One of the Irish Constitution’s biggest lies: ”Free Education”

Image result for education

Source: Communitytimes.me

In our Constitutional Law module this week, we discussed the ”education” provision, which is dealt with in article 42 of the Constitution. We discussed the following issues:

  1. Parental Rights in Education
  2. The role of the State in providing free education
  3. The Right of the Child to Receive Education
  4. Special Educational Needs
  5. Religion and the Education System

Although it wasn’t the most riveting of topics which I have been engaging in throughout the semester, it did still make me think about the current state of our education as a whole.

The most demanding issue that sprung to my mind when we discussed the education provision was the flimsiness of the ”free” element that is attached to the education provision. Of course, in theory, education is provided for free to all children across Ireland. However, it is well known that education in reality is ‘free’ to no one. There is inevitably some cost attached to parents, whether it be through the purchasing of uniforms, new shoes, school books, stationary, P.E. Gear, ”voluntary” fees, the list goes on.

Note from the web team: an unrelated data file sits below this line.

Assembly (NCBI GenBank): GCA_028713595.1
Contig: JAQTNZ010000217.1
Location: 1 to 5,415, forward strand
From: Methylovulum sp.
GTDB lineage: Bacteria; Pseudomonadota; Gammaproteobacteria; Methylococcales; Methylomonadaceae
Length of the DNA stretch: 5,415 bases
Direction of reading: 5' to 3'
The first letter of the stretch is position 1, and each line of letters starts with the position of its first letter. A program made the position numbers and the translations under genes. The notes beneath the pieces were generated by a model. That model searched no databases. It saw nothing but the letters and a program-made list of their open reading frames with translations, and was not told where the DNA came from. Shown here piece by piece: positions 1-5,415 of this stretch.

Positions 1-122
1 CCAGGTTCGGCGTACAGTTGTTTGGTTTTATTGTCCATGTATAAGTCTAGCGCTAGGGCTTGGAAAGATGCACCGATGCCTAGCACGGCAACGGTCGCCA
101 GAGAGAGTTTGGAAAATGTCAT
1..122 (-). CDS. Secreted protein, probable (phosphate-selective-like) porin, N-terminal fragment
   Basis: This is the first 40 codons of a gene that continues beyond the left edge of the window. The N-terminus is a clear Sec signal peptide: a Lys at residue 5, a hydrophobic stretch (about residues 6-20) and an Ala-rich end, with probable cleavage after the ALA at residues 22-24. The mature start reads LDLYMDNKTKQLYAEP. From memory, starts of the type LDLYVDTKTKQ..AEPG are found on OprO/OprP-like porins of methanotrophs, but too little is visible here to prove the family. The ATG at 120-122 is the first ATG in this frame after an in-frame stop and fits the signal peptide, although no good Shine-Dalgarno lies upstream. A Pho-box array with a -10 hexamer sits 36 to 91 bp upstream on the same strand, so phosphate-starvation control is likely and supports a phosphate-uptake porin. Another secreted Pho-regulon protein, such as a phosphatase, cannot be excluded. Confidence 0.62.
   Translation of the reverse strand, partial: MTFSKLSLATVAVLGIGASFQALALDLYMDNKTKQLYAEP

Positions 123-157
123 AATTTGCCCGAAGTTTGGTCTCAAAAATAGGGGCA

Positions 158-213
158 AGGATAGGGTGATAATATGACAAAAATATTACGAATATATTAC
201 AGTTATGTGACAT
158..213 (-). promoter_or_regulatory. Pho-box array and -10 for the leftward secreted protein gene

Upon researching this thought, I found an article which outlined that the average cost of parents to send ONE child to primary school PER YEAR is a shocking €816. Upon some more research, I came across the Barnardos campaign for free education. It leads a strong, statistics based campaign by demonstrating the true costs for parents sending a child to school. Take a look at one of their campaign videos here.Image result for free education in ireland

I was glad to see that at least something is being attempted to be done in aid of the misleading provision of article 42.4 that says education is ”free.”

On a brighter note, it did dawn on me what a high standard of education we have in Ireland. In studying the education provision, we discussed how the State has to provide a certain ”minimum” standard of education to children. Yet, on studying relevant case law, I found that the standard that the State imposes is very minimal, as can be observed in the case of D.P.P. v Best.  Yet, we are still ranked as having one of the best education systems in the world, more specifically, being ranked 9 in the Global League Table.

Despite our grossly expensive educational costs, at least we are still doing something right in being recognised as a top educational country, right?

What do you think? Do you think making education more financially accessible is something which needs to be addressed by our government soon? Let me know what you think!

Until next time,

Laura.

 

 

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